"They tried every maneuver they could, but God prevailed,” he told a convention crowd after the vote. At the time of his election as incoming party chairman, Millette immediately moved into the post of party finance chairman.

His failure to raise any funds as finance chair led the party heirarchy to oust him in January of this year, just before he could step into the official roll as party chairman. Millette and vice-chair elect Debbie Brown have been going at it with the Republican old guard ever since. The party's statewide executive committee plans an April 8 meeting to decide whether Brown, the acting chairman since Millette's removal, has shown the ability to perform as party chairman.

'Shift of values'

Millette contends the party is engaged in dirty dealing.

"This election represented a tremendous shift of values towards the grass-roots elements of our party and away from the longstanding autocratic ruling philosophy,'' his Facebook post said. "The previous leadership . . . disagreed with the election results and has sought to disenfranchise the delegates by nullifying the election results by having me removed from office on spurious charges, and now Debbie, with the same spurious charges."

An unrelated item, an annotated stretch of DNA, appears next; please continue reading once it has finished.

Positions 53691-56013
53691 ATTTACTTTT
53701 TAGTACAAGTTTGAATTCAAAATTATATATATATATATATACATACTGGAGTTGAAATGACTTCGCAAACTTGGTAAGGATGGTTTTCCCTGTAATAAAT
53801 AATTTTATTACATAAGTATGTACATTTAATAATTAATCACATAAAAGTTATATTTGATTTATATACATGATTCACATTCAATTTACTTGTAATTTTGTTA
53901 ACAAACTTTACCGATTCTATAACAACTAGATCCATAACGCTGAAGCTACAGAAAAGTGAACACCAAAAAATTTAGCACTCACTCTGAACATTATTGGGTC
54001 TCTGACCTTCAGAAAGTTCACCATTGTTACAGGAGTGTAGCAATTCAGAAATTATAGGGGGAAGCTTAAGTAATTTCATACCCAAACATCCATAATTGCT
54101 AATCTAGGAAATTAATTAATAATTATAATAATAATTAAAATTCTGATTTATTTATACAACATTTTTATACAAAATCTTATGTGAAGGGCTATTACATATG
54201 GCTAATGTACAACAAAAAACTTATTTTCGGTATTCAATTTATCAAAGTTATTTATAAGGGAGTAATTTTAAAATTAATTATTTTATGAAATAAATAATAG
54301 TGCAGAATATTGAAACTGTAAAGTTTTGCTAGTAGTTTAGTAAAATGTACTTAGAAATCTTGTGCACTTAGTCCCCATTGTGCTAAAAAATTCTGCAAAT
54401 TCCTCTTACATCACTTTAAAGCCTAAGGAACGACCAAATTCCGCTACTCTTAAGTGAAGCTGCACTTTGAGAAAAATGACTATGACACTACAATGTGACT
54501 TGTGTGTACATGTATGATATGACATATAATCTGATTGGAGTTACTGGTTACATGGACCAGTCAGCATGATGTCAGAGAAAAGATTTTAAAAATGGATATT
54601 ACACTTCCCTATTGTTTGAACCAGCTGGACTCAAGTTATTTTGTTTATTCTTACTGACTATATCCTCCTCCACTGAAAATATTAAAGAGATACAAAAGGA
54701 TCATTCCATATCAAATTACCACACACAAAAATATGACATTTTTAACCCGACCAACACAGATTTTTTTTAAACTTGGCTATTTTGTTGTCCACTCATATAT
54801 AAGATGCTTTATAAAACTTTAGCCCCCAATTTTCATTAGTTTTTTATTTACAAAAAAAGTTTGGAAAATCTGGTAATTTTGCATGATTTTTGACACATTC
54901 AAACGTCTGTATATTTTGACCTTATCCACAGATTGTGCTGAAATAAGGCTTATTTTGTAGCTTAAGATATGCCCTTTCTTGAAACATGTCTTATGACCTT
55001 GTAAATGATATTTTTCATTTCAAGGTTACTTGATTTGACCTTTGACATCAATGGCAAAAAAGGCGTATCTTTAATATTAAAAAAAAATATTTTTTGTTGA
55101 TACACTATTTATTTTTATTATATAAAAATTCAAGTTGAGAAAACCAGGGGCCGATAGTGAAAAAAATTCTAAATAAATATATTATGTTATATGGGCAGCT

Longtime party regulars counter that Millette and some Paul supporters conspired to hijack the existing Republican Party in an effort to turn it into some new party. The beginnings of this fight go back years. In January, Millette admitted he'd made no attempt to bridge party divides as party chairman-elect. He confessed he hadn't even bothered to meet with U.S. Sen. Lisa Murkowski, one of the state's most powerful Republicans.

Serious party fireworks trace their origin to her father Frank Murkowski's spat with Wasilla mayor Sarah Palin. Frank resigned from the U.S. Senate to run for governor, won and then appointed Lisa to fill his old Senate seat instead of Palin. An angered Palin then ran for governor, beat Frank, and tried to set up crony Joe Miller, a Fairbanks attorney, to topple Lisa. Before that could happen, Palin herself ran for vice president, lost and decided to quit her job as governor to become a political celebrity.

Ron Paul supporters gain momentum 

Miller forged ahead nonetheless and beat Lisa in the 2010 Republican primary. But the incumbent subsequently ran an unprecedented write-in campaign to beat Miller in the general election and hang onto her seat.

Afterwards, Miller supporters threw their support to Paul supporters to help elect Millette head of the state Republican Party at the 2012 party convention, where those in attendance not only booed Murkowski but also visiting Sen. John Barrasso, a Republican from Wyoming who made the mistake of saying he was supporting Republican Mitt Romney's presidential bid. 

Romney lost in November. The Alaska Republican Party infighting has, however, continued.

Contact Craig Medred at craig(at)alaskadispatch.com